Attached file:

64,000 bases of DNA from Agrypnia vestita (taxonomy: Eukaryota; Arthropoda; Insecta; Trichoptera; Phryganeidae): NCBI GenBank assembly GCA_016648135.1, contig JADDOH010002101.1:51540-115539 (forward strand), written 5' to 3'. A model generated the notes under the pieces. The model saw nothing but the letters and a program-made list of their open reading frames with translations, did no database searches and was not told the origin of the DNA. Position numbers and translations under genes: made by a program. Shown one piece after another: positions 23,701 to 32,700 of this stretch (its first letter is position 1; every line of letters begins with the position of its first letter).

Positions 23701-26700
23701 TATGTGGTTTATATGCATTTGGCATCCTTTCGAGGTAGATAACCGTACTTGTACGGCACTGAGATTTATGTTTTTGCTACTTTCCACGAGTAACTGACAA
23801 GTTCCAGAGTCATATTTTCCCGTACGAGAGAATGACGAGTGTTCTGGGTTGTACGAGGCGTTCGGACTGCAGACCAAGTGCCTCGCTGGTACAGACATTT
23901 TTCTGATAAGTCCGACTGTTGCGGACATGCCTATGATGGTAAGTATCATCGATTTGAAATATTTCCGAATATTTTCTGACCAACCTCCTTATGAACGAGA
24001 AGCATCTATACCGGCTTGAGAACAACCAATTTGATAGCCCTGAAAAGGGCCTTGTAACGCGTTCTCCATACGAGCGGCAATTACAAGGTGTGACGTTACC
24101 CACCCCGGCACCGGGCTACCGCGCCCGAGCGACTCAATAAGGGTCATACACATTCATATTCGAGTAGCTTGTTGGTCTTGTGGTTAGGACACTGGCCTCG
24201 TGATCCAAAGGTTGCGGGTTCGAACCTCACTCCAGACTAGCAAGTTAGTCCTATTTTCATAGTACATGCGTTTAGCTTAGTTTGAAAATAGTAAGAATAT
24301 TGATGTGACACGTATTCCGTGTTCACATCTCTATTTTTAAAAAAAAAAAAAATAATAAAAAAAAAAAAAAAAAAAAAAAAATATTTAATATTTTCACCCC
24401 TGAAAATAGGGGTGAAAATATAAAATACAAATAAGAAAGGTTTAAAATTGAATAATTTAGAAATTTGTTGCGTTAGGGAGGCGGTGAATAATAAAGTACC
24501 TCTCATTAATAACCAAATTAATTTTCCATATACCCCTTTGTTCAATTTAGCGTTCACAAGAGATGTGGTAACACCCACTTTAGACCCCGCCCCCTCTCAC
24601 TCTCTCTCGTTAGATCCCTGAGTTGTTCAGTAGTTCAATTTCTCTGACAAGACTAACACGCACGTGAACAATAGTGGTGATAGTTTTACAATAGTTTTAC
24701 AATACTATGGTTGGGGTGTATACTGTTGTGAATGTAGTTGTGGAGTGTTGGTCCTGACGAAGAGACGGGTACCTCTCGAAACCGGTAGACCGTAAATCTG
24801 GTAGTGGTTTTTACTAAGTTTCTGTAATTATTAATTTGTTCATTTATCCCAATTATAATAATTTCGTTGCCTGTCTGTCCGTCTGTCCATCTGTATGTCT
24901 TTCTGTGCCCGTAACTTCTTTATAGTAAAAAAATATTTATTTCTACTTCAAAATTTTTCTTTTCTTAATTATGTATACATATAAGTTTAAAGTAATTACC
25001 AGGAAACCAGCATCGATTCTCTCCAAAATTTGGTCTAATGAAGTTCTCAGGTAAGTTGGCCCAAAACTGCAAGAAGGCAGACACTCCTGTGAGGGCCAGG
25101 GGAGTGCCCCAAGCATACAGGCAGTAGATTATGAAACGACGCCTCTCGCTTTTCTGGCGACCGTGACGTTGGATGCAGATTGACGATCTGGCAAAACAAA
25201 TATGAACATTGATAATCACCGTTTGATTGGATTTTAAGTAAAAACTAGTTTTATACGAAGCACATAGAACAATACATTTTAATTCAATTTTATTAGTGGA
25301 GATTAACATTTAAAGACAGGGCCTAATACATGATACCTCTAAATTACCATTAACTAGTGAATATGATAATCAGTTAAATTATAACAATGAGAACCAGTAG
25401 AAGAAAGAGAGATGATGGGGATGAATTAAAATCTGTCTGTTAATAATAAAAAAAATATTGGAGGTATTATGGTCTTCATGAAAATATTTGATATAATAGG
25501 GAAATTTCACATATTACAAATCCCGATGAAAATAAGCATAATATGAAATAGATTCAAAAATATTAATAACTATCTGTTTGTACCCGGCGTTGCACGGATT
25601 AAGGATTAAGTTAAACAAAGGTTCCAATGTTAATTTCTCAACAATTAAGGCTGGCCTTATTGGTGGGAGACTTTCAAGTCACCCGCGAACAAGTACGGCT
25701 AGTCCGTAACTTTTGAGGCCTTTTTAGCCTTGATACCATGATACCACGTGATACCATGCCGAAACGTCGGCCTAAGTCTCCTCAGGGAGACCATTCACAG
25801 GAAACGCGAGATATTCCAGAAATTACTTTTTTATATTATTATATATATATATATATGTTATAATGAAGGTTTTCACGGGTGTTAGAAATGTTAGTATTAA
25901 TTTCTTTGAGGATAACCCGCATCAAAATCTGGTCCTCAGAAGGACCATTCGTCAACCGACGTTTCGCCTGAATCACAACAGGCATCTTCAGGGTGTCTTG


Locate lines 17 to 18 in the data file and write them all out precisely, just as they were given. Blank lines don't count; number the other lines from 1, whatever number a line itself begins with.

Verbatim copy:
25101 GGAGTGCCCCAAGCATACAGGCAGTAGATTATGAAACGACGCCTCTCGCTTTTCTGGCGACCGTGACGTTGGATGCAGATTGACGATCTGGCAAAACAAA
25201 TATGAACATTGATAATCACCGTTTGATTGGATTTTAAGTAAAAACTAGTTTTATACGAAGCACATAGAACAATACATTTTAATTCAATTTTATTAGTGGA